Kenneth Starr will have his work cut out for him as president of Baylor University
Kenneth Starr, the former special prosecutor who took on President Clinton over the Whitewater and Monica Lewinsky scandals, will be leaving his post as Pepperdine University law school dean this spring to become president of Baylor University in Waco, Texas, the schools announced Monday.
Starr has headed the Malibu law school since 2004. During his West Coast tenure, he also represented the supporters of Proposition 8, which bans same-sex marriage, during a challenge before the California Supreme Court last year. Starr won the high-profile case, with the state high court upholding the voter initiative’s legality in a May ruling.
Starr said he hoped to remain active in the practice of law in his new position but that it would be up to the Baylor Board of Regents to decide whether he should take on off-campus issues as he did in defending Proposition 8 while at Pepperdine.
In a statement posted on Baylor’s website, Board of Regents member Joseph B. Armes said Starr was “a fifth-generation Texan who, throughout his distinguished career in law, the academy and public service, has been an articulate advocate for Christian ideals in the public square.”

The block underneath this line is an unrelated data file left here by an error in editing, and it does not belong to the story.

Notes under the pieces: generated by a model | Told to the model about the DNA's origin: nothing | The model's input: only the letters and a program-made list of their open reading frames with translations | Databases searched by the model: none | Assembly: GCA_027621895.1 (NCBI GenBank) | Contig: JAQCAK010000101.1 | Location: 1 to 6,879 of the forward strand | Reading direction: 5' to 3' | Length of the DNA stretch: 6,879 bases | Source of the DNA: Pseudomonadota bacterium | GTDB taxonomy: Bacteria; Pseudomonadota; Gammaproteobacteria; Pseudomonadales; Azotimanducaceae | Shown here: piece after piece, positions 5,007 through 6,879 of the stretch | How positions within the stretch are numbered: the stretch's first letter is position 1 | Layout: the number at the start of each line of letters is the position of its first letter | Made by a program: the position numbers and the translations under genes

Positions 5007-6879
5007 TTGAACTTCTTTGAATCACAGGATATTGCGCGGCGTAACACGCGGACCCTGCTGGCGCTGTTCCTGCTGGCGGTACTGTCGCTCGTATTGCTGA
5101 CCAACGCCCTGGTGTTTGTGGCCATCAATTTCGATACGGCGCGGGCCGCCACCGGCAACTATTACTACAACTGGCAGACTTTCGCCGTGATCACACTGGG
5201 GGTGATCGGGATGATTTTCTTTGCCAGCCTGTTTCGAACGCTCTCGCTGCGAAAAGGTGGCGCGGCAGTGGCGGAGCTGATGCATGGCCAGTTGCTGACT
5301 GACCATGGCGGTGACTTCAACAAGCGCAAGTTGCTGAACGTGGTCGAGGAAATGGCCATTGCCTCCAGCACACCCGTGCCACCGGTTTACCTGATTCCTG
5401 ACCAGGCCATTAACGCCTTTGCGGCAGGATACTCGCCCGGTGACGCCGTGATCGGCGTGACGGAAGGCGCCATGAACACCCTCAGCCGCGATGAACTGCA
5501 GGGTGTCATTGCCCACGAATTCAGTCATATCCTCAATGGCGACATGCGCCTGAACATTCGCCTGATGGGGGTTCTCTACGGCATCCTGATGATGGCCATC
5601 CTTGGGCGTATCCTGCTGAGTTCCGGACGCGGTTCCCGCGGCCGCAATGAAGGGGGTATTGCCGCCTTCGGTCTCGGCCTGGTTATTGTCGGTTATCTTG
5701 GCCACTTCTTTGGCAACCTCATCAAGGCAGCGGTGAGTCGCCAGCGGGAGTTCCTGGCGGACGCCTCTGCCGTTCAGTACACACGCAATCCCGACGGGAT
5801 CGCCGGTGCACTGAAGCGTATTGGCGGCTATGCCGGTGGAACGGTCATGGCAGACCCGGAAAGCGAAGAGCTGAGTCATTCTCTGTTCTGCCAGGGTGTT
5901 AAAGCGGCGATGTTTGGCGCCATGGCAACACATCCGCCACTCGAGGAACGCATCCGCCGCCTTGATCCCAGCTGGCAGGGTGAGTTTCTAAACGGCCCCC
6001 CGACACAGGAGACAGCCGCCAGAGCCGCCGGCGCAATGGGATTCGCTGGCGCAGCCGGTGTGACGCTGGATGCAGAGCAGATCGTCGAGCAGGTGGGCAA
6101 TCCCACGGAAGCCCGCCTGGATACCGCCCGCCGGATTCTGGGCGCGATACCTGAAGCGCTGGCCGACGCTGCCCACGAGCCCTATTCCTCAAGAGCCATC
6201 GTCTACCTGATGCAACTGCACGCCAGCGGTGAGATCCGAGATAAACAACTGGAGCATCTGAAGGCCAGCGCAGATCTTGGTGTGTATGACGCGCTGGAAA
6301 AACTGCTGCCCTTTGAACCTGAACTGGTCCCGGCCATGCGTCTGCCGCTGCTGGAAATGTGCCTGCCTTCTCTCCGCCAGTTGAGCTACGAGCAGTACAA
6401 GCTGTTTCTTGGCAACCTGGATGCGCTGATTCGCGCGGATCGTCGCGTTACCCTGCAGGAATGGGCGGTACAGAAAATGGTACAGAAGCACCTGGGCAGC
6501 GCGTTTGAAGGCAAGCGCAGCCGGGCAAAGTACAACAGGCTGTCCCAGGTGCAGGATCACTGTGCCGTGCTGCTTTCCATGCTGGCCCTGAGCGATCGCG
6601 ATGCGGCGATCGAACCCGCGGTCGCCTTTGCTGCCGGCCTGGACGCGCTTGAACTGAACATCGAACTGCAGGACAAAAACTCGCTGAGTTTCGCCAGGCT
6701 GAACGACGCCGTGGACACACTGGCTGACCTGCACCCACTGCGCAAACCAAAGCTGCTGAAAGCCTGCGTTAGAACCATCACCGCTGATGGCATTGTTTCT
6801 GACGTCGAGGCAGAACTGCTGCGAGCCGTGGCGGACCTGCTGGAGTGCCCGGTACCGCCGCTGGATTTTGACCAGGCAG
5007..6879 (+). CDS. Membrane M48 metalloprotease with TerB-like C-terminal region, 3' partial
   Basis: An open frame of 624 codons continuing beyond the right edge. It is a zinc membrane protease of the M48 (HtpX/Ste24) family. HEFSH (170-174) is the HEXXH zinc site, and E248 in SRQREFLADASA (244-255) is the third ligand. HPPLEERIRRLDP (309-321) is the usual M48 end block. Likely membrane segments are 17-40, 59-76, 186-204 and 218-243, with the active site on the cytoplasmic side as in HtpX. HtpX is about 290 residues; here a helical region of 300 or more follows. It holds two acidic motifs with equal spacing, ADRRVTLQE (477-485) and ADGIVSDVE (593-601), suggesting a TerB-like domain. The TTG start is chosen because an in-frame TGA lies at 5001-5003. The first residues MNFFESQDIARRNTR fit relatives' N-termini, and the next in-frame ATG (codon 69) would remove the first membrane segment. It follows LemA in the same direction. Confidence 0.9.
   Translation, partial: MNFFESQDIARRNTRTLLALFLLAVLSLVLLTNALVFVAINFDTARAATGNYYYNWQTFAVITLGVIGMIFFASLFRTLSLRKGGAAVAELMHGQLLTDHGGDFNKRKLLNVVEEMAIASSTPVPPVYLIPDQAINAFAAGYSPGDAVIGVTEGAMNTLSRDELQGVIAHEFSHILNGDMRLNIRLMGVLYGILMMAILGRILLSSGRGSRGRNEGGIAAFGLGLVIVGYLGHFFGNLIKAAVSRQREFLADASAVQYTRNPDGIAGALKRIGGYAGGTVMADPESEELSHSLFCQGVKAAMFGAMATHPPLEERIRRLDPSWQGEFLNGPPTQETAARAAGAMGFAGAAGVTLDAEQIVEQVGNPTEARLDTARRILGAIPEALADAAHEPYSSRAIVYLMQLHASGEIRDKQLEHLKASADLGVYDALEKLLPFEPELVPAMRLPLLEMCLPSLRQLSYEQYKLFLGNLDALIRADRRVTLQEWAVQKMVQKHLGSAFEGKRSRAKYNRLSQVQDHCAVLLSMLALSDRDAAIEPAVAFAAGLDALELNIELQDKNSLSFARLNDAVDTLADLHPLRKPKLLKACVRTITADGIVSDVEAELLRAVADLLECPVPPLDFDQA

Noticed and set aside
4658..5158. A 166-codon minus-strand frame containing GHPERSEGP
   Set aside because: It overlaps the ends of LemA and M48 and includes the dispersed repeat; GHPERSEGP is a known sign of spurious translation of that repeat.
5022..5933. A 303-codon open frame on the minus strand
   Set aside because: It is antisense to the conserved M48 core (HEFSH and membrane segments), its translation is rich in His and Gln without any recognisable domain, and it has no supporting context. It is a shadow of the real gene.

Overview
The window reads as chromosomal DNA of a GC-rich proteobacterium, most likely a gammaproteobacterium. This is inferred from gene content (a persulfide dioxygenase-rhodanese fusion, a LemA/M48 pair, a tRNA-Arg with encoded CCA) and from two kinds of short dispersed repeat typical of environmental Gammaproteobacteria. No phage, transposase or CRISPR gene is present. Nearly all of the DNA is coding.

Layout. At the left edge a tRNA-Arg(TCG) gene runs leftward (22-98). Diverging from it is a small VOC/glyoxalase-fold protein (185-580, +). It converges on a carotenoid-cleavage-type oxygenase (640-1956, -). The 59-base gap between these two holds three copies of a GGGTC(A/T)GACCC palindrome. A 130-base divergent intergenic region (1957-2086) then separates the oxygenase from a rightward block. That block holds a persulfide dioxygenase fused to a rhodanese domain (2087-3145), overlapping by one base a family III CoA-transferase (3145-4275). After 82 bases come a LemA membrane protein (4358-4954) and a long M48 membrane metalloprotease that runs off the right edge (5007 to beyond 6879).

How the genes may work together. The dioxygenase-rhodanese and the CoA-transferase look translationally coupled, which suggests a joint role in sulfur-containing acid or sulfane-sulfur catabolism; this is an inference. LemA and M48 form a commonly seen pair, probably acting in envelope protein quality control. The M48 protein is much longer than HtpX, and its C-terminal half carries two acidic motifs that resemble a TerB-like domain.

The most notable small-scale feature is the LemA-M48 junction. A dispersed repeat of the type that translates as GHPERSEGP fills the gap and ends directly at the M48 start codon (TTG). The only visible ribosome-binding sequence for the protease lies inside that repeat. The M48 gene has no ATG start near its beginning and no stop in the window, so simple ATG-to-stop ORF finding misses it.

Baylor, of course, has had real difficulties internally in the last decade or two (including some failed presidencies), with a divided faculty, a divided administration, ideological combat growing from the increasing secularization of the institution, and the attempts by some to encourage the school to retain its traditional values (it started as a Southern Baptist school) in the face of growing pressures to ape purely secular institutions. it is by no means clear that “peace” is possible at Baylor unless one side or the other clearly wins, assuming that victory is not Pyrrhic. It is not clear to most observers which side will win, though it seems to me that at this point the secularizers have the edge, or a bit more.
To take the job as president of Baylor, Kenneth Starr is leaving his role as leader of the Law School of Pepperdine University. Has his time at Pepperdine, which is experiencing the same pressures as Baylor, though perhaps not quite so extremely, prepared Judge Starr for the task at Baylor? Will he conceive his role as trying to keep Baylor faithful to its historic mission, or will he, Gorbachev-like, preside over a gradual surrender to the pressures of dissolution that will leave Baylor a thoroughly secularized school, with only an honorable mention for its religious origins?
I doubt even he is sure at this point. Some people say being a university president is the hardest job in America. Maybe. I’m pretty sure it helps if you know what you believe, and if you take a position at a school that historically resonates with your beliefs. Some presidents see their role as fundamentally changing an institution. Some see their role as preserving it. Some see their role as growing it, whatever the cost.
That’s what remains to be seen. I wish him Godspeed, in a very difficult task. And I hope he sees the task as one of preservation first (probably with elements of recovery), with growth and change coming in as distant second and third.